Just as a point of discussion. What would it cost to

SPB
[subject]
Tuesday, July 10, 2018, 17:21 (133 days ago)

manufacture a Colt Python in today’s world?

mega bucks. Plus it couldn't be a real Python as

Gary Reeder
[subject]
Tuesday, July 10, 2018, 17:51 (133 days ago) @ SPB

Colt still has a patent on that. Plus it probably wouldn't sell. Collectors want an original Python in mint condition. A newly made Python wouldn't be as popular nor as strong as many other guns on the market. It wouldn't handle the hot magnum ammo that the S&W 686, Ruger GP-100 and so on are handling today. I would bet it would be a terrible flop. None of the younger shooters would want one.

As a "for instance" a person could bring back the original '57 Chevy and I bet it would flop. Who wants to drive a non power steering vehicle with roll down windows and no AC? Plus a push button AM radio. I drive an '86 Bronco with none of the fancy digital stuff and a carburetor with points and plugs. Ever try to find a mechanic that works on a vehicle like that. Almost impossible.

People are people. They like to think about the old stuff they grew up with but going out and buying one is a different thing. My personal opinion and $11.25 will buy you a cup of coffee at Starbucks.

Personally I never cared for the Python

Jim Taylor
[subject]
Tuesday, July 10, 2018, 18:04 (133 days ago) @ Gary Reeder

I was always more of a single action guy. Or a 1911 ....

How do you feel about the Colt

Larry Fry
[subject]
Tuesday, July 10, 2018, 20:08 (133 days ago) @ Jim Taylor

Anaconda in .44 mag or .45?

not Jim, but the Anaconda was recalled a couple of times by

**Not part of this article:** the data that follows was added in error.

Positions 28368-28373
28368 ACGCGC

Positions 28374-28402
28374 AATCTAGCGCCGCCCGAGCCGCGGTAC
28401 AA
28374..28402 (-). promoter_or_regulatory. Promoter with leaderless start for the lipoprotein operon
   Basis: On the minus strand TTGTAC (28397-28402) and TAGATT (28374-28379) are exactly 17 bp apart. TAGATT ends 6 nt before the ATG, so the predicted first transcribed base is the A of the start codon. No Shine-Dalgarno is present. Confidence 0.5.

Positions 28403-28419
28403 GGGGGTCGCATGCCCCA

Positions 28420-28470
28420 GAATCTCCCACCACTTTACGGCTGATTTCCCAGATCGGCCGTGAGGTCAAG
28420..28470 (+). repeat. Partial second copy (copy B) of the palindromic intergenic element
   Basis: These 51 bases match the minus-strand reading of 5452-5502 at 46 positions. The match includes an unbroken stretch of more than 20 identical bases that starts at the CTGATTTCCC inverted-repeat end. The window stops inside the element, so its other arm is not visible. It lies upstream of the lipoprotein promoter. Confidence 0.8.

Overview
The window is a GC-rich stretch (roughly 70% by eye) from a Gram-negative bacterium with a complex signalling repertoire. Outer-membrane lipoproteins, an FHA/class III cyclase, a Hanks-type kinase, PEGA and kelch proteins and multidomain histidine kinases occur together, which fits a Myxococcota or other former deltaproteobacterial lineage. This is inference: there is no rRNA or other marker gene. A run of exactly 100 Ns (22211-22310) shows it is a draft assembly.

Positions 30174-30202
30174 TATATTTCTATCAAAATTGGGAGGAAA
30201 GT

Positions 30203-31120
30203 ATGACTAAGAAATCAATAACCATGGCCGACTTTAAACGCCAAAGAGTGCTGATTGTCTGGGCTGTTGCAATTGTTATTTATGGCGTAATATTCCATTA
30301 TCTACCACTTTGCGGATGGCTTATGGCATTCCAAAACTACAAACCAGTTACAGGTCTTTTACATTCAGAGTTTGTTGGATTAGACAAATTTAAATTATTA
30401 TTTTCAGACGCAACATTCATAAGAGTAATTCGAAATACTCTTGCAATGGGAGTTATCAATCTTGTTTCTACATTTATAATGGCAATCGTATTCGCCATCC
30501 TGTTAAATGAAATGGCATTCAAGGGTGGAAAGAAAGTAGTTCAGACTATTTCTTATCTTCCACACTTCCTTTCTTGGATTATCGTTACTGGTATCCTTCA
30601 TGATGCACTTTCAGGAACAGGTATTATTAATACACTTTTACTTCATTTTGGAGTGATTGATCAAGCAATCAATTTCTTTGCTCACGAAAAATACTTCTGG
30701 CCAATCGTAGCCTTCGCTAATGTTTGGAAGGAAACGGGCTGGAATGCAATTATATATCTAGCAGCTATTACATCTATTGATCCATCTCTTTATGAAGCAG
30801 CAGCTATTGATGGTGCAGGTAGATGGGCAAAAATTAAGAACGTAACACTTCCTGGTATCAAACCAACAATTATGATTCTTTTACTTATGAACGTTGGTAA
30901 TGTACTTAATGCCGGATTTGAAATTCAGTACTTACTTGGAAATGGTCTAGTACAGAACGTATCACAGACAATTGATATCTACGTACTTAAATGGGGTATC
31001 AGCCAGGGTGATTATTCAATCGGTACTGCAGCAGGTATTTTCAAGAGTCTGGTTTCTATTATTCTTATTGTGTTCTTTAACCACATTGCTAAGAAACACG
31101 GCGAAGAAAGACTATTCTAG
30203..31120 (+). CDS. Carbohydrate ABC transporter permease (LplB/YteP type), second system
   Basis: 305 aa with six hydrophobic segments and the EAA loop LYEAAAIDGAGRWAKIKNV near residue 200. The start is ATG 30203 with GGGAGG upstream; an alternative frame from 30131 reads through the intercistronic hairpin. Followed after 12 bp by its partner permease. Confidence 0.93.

Gary Reeder
[subject]
Tuesday, July 10, 2018, 22:09 (133 days ago) @ Larry Fry

Colt for accuracy problems. I don't know if they ever got it fixed or not. I wouldn't want one. The name Colt hasn't meant quality in quite a few years. My personal opinion again.

THEY DID. S&W CONTACTED ME

JT
[subject]
Wednesday, July 11, 2018, 06:00 (133 days ago) @ Gary Reeder

TO ASK HOW I GOT MY .44 ANA TO SHOOT SO WELL.

did you tell them the main thing was knowing how to shoot?

Gary Reeder
[subject]
Wednesday, July 11, 2018, 10:22 (133 days ago) @ JT

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PLUS A NEW BARREL

JT
[subject]
Wednesday, July 11, 2018, 11:45 (133 days ago) @ Gary Reeder

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They were never the gun that the S&W is.

Jim Taylor
[subject]
Wednesday, July 11, 2018, 05:46 (133 days ago) @ Larry Fry

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FITZ WHO WAS MR. COLT BETWEEN

JT
[subject]
Wednesday, July 11, 2018, 06:01 (133 days ago) @ Jim Taylor

THE TOW WORLD WARS ADMITTED PRIVATELY TO BOB NICHOLS THAT THE SMITH WAS THE BETTER GUN.

My Dad - who was a great double-action man

Jim Taylor
[subject]
Wednesday, July 11, 2018, 06:25 (133 days ago) @ JT

felt the same way. Using them hard the Smith was much better.

I agree. I have a bunch of Smiths and no Colt wheel guns.

Gary Reeder
[subject]
Wednesday, July 11, 2018, 10:23 (133 days ago) @ Jim Taylor

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I purchased several colts while I was

Grover Sr
[subject]
Wednesday, July 11, 2018, 11:46 (133 days ago) @ Larry Fry